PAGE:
By Justin Boron
The Clayton County Board of Commissioners is set for a contentious business meeting Tuesday morning when it will act on about $10 million worth of roadway improvement proposals. The move, opponents say, would diverge from an earlier stated plan to slow the roads portion of the Special Purpose Local Option Sales Tax program in favor of the publicly demanded recreation centers.
SPLOST expenditures have been scrutinized closely since a slew of citizens and community leaders came forward earlier this year to criticize the progress of six recreation centers paid for by the one-cent sales tax initiative. At the time, County Commission Chairman Eldrin Bell said some of centers may not be completed.
The proposals for Tuesday's meeting are a range of milling and resurfacing projects.
Clayton County NAACP President Dexter Matthews, one of the most outspoken critics, said he is convinced the county will never make good on the centers, pushing him and other community members closer to a lawsuit.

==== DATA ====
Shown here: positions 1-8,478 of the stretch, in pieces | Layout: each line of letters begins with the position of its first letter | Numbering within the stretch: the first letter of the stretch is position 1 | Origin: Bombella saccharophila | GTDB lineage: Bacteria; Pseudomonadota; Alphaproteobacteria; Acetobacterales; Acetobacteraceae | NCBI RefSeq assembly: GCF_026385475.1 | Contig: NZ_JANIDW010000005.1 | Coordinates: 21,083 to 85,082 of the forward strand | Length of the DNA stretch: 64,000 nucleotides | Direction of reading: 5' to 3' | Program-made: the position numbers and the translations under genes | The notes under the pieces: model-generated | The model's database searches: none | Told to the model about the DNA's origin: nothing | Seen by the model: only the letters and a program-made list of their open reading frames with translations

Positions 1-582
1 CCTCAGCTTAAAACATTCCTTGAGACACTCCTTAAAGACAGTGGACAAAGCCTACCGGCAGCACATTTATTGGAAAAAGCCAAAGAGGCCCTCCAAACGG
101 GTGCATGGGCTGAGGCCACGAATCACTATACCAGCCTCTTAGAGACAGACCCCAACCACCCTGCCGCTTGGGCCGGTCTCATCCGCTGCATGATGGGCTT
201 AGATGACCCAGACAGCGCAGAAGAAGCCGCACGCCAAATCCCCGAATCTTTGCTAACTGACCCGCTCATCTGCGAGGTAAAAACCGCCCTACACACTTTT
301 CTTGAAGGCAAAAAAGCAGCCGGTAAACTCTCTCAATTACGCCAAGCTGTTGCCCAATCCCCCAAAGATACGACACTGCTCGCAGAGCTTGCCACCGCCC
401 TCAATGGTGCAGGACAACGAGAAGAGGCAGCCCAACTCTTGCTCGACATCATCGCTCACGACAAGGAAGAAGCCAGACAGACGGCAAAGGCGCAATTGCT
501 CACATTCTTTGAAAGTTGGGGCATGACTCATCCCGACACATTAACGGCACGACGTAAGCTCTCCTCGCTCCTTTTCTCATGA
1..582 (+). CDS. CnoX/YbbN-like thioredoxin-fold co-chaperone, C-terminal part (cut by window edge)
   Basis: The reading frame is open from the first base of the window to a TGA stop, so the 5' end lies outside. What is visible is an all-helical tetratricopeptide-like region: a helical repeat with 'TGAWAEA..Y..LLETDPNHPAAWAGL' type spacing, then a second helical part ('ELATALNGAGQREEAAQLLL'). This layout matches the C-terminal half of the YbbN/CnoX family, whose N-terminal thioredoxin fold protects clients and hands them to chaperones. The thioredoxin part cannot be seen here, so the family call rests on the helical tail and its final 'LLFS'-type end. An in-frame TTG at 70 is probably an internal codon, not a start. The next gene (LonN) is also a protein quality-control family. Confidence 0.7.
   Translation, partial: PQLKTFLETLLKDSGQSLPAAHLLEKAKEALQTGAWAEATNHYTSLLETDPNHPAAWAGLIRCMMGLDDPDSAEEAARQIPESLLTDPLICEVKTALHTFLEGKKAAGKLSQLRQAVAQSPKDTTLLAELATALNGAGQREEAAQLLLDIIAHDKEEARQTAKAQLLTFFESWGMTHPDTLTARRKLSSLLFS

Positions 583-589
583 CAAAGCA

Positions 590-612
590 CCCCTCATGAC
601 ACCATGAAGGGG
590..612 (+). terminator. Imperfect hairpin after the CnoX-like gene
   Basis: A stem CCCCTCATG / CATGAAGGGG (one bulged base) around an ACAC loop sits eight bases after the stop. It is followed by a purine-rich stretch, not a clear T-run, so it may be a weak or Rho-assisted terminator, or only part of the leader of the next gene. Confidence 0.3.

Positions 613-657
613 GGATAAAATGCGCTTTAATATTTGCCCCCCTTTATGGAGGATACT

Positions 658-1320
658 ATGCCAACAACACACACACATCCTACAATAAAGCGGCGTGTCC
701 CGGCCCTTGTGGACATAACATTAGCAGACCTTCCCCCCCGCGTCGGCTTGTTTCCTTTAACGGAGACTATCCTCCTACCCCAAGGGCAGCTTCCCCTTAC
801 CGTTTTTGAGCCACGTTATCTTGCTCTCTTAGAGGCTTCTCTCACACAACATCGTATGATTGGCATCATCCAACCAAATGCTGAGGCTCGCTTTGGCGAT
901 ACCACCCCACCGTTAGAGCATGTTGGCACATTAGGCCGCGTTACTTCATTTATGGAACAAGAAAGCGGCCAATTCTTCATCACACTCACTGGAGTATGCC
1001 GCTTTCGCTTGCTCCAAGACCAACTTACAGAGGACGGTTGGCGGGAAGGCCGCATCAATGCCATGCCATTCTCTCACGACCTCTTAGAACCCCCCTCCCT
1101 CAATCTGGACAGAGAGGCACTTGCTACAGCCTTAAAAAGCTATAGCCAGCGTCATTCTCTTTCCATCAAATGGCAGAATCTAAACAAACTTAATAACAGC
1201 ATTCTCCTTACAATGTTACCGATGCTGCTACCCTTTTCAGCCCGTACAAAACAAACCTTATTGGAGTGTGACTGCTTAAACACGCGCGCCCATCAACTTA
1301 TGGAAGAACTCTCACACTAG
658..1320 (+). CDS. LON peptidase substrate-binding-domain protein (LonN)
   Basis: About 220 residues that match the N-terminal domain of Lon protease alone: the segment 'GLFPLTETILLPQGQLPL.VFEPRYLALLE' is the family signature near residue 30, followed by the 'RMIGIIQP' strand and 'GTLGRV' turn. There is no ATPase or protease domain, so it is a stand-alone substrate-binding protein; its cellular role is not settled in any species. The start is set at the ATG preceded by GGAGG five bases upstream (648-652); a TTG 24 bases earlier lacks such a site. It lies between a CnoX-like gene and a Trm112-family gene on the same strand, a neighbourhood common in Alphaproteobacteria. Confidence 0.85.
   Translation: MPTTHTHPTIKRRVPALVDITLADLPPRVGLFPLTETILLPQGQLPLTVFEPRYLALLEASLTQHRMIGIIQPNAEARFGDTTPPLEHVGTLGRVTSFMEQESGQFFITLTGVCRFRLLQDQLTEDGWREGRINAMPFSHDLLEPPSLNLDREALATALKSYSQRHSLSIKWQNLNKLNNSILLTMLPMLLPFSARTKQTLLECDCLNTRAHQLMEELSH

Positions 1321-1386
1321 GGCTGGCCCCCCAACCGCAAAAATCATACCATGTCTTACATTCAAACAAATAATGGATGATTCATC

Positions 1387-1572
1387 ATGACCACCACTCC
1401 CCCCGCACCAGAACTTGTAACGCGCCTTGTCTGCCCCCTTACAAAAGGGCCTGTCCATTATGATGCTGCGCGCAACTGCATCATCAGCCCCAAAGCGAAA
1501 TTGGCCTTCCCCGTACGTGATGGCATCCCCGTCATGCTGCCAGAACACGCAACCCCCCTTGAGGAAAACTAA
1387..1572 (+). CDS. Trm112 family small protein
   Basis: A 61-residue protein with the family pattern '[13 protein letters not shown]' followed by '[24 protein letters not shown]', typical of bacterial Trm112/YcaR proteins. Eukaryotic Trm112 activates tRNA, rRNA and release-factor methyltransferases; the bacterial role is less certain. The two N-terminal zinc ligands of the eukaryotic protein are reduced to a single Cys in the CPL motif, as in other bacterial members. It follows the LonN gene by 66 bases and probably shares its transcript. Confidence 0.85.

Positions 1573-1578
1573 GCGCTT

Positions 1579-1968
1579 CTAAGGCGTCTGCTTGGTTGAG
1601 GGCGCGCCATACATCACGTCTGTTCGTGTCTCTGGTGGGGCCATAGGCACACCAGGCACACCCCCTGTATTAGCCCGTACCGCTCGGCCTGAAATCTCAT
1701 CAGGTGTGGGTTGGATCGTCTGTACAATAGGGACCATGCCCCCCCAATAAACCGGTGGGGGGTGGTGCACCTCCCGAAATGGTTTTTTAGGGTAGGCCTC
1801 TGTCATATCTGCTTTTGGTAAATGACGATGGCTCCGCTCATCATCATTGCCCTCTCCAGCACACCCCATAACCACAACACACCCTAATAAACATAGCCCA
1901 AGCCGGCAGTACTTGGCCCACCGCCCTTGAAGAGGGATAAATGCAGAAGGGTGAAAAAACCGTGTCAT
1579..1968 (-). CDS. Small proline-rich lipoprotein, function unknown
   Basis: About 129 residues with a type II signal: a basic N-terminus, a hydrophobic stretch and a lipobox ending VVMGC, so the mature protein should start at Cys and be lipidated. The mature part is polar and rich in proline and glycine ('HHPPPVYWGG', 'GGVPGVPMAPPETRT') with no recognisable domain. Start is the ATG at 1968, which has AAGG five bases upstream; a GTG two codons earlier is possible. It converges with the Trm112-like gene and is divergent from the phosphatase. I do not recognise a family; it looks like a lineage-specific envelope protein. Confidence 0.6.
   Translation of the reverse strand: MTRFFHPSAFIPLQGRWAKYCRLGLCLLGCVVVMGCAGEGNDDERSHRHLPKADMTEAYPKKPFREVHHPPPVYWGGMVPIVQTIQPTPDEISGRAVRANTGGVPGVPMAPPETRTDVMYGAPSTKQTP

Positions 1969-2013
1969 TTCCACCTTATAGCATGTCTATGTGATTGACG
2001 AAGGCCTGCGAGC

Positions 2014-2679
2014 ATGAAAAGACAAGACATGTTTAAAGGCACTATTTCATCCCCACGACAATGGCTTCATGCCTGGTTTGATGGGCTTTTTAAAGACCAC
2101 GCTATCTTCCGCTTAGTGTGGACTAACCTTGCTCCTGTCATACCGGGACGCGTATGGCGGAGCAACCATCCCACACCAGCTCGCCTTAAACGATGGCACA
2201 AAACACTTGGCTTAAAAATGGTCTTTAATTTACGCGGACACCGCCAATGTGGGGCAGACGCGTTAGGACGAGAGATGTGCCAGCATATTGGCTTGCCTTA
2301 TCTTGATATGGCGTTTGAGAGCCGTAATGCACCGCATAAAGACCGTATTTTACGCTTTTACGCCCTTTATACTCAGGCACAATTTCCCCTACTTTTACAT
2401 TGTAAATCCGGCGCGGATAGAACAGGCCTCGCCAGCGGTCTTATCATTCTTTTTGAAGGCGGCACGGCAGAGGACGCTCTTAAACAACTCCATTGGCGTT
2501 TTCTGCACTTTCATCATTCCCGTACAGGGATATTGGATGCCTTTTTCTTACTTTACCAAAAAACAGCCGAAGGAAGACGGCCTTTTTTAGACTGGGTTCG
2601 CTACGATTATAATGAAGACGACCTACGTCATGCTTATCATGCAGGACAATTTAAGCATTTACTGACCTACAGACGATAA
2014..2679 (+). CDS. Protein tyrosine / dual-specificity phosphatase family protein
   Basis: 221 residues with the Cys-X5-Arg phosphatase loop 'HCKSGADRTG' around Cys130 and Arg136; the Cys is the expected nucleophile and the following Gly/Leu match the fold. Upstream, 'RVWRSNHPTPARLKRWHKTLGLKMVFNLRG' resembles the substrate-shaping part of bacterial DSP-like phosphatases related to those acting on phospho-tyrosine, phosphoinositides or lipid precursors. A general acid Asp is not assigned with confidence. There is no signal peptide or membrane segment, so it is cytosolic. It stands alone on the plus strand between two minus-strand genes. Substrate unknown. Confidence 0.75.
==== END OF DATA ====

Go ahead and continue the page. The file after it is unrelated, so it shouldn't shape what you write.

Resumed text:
"If this is what they call speeding up the recreation centers, I don't want to see them slow them down," he said.
Matthews also questioned the placement of the projects on the agenda of the morning business meeting, which typically is not as well attended as the evening meeting at the beginning of each month.
"They're doing it on purpose because they know we're coming to the evening meeting."
He said members from his organization would be present Tuesday morning.
Bell and the interim county commission spokesman Bill Horton were unavailable to comment for this story despite repeated attempts to arrange interviews.
But the chairman and county staff directors have maintained that the centers will be built. They point to the progress on the natatorium near the Harold R. Banke Justice Center, which was planned in SPLOST information literature to be separate from six other centers.
County Commissioner Wole Ralph, another strong advocate for allocating the center funding immediately, will not be present at the meeting because he is attending a conference in Hawaii.
His and Commissioner Virginia Gray's absence leaves three commissioners who on numerous occasions have voted together.
"It sends the message that the board is going to do something at the business meeting to avoid the outcry that would happen at the night meeting," Ralph said.